Head 12 and depending shank 14 are formed of molded plastic or other suitable material. Head 12 is inclined at a predetermined angle to shank 14, which preferably is approximately 45 degrees. A mirror surface 16 of coated glass or other suitable reflective material is inset or molded into mirror head 12. Within shank 14 are contained three fiber optic light pipes 18, 20, and 22, which are capable of transmitting light and are well known to those skilled in the art. Light pipes, 18, 20, and 22 may be of any suitable diameter, but by way of example, light pipes with a diameter of 2 millimeters are acceptable for this application. Each of light pipes 18, 20, and 22 within shank 14 is positioned parallel to the longitudinal axis of shank 14. Referring now to FIG. 5, as the light pipes 18, 20, and 22 approach mirror head 12, light pipe 18 and light pipe 20 (not shown) arc approximately 90° and terminate at the edge of face 8 so that the cones of light emitted from them will illuminate structures observed in front of mirror surface 16. Third light pipe 22 does not arc, but remains parallel to the longitudinal axis of shank 14 and terminates at the edge of heel 7 as shown in FIGS. 4 and 5. Light emitted from third light pipe 22 will illuminate structures behind mirror head 12, and is especially helpful for objects observed when mirror head 12 is used to retract the tongue or cheek as is common in dentistry.

Handle 24 of mirror light 10 is composed of molded plastic or other suitable material, which is formed into a cylinder or tube. The opening at one end of the tube is formed so as to securely accept shank 14. Shank 14 can be removably inserted into handle 24 with the longitudinal axis of shank 14 parallel to the longitudinal axis of handle 24. Alternatively, shank 14 can be bonded or glued in handle 24 so that shank 14 is not separable from handle 24. Shank 14 is formed with a rim 26 (as shown in FIG. 2) so that shank 14 can be inserted only a predetermined distance into handle 24. Because shank 14 and head 12 are separable from handle 24, shank 14 and mirror head 12 can be easily and effectively sterilized, disinfected or replaced. When shank 14 is in place in handle 24, one end of fiber optic light pipes 18, 20 and 22 contained within shank 14 are facing and in close proximity to light source 28 in handle 24.

Within handle 24, a socket 30 of conventional type is mounted in a bracket 32. Bracket 32 is formed so that socket 30 will snap into place in handle 24. A lamp 28 of suitable type (for example, a krypton bulb) is mounted in socket 30.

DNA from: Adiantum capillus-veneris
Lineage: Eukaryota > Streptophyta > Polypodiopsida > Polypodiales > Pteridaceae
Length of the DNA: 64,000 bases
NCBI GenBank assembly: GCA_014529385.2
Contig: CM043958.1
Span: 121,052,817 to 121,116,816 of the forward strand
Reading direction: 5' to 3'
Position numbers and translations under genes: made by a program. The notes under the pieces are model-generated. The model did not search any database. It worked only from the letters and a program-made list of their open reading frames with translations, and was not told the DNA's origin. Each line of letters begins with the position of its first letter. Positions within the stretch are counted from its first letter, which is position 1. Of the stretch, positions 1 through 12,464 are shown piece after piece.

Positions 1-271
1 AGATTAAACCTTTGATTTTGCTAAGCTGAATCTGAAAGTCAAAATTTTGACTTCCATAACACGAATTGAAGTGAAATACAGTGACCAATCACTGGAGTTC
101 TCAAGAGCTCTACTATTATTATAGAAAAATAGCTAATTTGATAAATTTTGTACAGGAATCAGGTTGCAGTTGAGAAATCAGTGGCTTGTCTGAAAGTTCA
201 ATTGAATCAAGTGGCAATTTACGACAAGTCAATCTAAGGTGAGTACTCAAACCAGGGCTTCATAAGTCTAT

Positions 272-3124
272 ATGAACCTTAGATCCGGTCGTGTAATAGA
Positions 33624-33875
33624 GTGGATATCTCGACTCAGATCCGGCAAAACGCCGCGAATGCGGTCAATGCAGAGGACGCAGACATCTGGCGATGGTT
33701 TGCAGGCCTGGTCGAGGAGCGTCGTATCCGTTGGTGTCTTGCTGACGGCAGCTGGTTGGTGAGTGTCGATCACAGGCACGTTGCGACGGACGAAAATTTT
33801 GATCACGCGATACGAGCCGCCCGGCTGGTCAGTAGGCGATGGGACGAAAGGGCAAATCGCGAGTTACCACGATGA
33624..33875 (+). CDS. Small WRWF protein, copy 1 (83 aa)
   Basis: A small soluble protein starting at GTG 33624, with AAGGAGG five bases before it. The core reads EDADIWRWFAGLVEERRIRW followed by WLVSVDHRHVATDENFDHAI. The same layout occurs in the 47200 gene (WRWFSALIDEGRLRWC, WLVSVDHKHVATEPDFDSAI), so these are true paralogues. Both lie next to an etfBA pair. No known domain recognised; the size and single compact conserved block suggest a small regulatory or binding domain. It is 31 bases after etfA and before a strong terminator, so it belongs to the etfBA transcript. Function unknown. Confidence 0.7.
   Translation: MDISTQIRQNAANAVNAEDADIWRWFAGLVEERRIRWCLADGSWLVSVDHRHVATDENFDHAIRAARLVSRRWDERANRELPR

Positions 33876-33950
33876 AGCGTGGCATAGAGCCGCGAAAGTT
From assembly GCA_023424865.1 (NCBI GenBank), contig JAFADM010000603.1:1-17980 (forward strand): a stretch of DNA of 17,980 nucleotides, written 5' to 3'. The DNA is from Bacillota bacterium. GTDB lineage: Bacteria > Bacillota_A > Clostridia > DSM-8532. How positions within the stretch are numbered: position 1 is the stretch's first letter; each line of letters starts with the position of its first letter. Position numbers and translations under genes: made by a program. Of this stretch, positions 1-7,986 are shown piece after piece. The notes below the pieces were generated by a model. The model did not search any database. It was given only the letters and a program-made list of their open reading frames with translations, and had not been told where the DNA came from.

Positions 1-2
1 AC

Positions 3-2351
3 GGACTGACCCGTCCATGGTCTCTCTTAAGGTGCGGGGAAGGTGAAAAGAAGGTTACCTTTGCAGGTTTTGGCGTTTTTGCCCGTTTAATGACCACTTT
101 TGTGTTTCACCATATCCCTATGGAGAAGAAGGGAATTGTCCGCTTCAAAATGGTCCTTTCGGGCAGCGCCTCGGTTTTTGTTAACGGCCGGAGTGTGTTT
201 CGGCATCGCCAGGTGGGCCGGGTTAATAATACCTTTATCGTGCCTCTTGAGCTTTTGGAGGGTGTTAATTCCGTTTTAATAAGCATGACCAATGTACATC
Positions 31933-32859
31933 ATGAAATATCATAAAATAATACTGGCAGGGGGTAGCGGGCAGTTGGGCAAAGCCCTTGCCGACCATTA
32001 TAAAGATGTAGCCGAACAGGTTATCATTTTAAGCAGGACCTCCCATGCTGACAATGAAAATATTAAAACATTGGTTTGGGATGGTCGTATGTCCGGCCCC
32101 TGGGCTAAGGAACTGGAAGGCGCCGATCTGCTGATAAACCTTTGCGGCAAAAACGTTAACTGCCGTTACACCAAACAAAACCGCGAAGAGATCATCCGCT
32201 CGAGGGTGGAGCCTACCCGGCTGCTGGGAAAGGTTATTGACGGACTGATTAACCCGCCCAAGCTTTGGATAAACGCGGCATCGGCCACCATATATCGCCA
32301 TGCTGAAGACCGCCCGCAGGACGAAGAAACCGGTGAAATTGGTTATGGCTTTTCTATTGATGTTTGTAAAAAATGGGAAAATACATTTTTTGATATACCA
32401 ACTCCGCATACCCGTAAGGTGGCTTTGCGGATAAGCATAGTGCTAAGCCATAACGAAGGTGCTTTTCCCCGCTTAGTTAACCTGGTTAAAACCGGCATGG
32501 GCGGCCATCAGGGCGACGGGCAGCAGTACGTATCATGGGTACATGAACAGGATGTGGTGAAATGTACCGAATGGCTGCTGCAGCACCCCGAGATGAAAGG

Handle 24 has an internal diameter and length such that two cylindrical batteries 34 and 36 can be inserted with their positive electrodes facing socket 30 as shown in FIG. 5. When batteries 34 and 36 are in place, the positive electrode of battery 34 will contact socket 30 and the negative electrode of second battery 36 will contact a core and disc unit 42 of a recharge adapter 40.

A switch 44 of conventional type is mounted in handle 24, as shown in FIGS. 1, 4 and 5, so that it is accessible to the operator during use of mirror light 10. As seen in the schematic diagram of FIG. 5A, a wire 46 connects switch 44 to socket 30. A wire 48 is also connected to switch 44 and contacts core and disc unit 42 of adapter 40, with adapter 40 threaded into place in handle 24. When pressure is applied to switch 44, the circuit described above and illustrated in the left hand side of FIG. 5A is completed and lamp 28 will light.

The opening in handle 24 opposite shank 14 is internally threaded so as to accept the threaded male section of recharge adapter 40. Recharge adapter 40 can be manually screw threaded for engagement or disengagement to handle 24. By separating the two sections, it is possible to remove and replace batteries 34 and 36 in handle 24. Recharge adapter 40 is formed of plastic or other suitable material and it has a ring 50 around the base of the threaded male section as shown in FIG. 6.

Ring 50 is composed of metal capable of efficiently conducting electric current. Adapter 40 also has a core 52 and disc 38 which are formed as a single unit 42 and are also composed of a conducting metal. Core 52 passes through the center of adapter 40 and disc 38 forms the end to the threaded male segment of adapter 40.

When adapter 40 is threaded into Place in handle 24, as shown in FIG. 5 and schematically in FIG. 5A, core 52 contacts the negative electrode of battery 36. Ring 50 also contacts wire 54, which is connected to socket 30 as shown in the schematic drawing of FIG. 5A. Socket 30 also contacts the positive electrode of battery 34. Adapter 40 is designed in this way so that mirror light 10 can be inserted into a female receptacle of a battery charger 58 of conventional design (shown in FIG. 7). Electrodes in a receptacle 56 of charger 58 contact ring 50 and core 52 of adapter 40, completing the circuit described above and illustrated in the right hand side of FIG. 5A. In this way, batteries 34 and 36 can be charged while mirror light 10 is not in use.